About this book
This book explores the potential for policy reform as a short-term, low-cost way to sustainably enhance global food security. It argues that reforming policies that distort food prices and trade will promote the openness needed to maximize global food availability and reduce fluctuations in international food prices. Beginning with an examination of historical trends in markets and policies, Anderson assesses the prospects for further reforms, and projects how they may develop over the next fifteen years. He pays particular attention to domestic policy changes made possible by the information technology revolution, which will complement global change to deal directly with farmer and consumer concerns.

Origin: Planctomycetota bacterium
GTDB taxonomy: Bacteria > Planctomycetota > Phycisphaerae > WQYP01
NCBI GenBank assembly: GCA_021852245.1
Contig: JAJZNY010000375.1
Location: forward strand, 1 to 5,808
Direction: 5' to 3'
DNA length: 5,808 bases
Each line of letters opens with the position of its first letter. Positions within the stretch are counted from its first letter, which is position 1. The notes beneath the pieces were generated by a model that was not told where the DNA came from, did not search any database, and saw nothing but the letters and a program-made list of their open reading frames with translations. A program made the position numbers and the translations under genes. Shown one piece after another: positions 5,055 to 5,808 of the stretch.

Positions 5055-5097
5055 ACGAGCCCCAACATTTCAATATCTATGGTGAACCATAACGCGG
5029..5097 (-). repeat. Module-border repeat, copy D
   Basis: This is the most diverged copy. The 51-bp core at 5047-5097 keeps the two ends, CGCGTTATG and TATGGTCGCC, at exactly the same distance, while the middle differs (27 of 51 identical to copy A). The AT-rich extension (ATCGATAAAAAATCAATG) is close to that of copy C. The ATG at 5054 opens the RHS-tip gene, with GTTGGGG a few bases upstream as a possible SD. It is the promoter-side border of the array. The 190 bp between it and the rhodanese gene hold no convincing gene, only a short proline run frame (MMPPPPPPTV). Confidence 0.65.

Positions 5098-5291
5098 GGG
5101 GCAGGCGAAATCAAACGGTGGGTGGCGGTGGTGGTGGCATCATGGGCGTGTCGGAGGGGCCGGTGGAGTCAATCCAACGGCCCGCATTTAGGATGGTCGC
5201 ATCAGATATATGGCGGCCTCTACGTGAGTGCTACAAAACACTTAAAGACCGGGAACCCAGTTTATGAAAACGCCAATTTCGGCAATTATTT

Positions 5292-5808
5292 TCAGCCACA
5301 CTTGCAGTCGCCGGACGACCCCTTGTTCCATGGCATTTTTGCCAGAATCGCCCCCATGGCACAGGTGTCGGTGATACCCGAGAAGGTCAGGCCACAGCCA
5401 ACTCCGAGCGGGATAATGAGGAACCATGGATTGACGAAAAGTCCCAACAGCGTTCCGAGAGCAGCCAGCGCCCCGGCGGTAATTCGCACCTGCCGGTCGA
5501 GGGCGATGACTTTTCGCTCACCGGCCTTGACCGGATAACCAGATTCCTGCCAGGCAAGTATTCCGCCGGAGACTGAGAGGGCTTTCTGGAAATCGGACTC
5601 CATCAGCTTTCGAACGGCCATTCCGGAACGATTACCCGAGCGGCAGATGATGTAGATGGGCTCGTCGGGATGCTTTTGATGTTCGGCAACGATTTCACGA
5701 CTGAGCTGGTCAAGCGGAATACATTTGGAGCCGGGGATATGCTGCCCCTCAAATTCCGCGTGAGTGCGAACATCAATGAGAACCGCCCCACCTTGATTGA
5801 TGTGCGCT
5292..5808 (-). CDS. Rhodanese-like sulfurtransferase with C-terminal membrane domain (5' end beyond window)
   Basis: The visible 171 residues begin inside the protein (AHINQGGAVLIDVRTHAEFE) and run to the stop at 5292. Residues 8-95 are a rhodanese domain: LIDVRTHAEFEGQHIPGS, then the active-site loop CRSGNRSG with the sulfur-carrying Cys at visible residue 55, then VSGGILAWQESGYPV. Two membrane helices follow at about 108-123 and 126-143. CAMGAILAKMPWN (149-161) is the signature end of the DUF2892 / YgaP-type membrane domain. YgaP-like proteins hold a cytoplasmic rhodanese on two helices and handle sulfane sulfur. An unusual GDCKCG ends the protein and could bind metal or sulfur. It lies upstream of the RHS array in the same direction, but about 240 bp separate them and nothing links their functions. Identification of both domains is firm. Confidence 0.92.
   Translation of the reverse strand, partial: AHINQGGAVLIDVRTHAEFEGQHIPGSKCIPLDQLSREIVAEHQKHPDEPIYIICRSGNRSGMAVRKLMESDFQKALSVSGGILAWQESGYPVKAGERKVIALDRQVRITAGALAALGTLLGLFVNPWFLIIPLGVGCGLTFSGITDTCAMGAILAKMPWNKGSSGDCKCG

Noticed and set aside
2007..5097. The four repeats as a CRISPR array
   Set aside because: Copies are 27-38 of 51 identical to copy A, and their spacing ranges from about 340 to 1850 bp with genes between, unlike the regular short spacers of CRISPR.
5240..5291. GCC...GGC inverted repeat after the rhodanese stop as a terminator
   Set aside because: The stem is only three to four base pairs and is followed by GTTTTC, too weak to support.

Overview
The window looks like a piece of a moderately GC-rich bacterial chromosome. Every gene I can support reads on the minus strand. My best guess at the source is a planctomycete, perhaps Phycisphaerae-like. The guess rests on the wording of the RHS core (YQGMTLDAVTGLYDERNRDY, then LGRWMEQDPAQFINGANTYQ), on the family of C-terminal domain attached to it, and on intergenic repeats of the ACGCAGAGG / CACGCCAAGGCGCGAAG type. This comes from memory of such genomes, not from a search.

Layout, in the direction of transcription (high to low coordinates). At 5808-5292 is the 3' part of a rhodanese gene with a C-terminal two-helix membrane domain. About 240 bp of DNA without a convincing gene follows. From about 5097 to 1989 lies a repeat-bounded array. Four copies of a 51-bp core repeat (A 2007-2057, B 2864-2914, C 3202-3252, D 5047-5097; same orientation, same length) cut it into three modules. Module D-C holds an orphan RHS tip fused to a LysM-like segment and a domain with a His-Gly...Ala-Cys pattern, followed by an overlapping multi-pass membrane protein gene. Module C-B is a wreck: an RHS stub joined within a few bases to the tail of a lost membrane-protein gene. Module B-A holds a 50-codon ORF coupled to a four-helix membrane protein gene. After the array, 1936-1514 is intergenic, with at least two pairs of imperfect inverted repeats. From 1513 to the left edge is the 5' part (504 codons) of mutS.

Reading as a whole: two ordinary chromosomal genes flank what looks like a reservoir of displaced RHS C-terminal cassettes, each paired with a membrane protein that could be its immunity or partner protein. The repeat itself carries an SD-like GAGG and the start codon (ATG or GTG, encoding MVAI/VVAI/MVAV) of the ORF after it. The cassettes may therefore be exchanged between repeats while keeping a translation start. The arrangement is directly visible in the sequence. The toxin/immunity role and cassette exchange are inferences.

Agricultural protection international food trade food demand private sector R&D research and development climate change poverty agriculture business culture economics globalization industries international economics international trade policy political economy political science politics reforms trade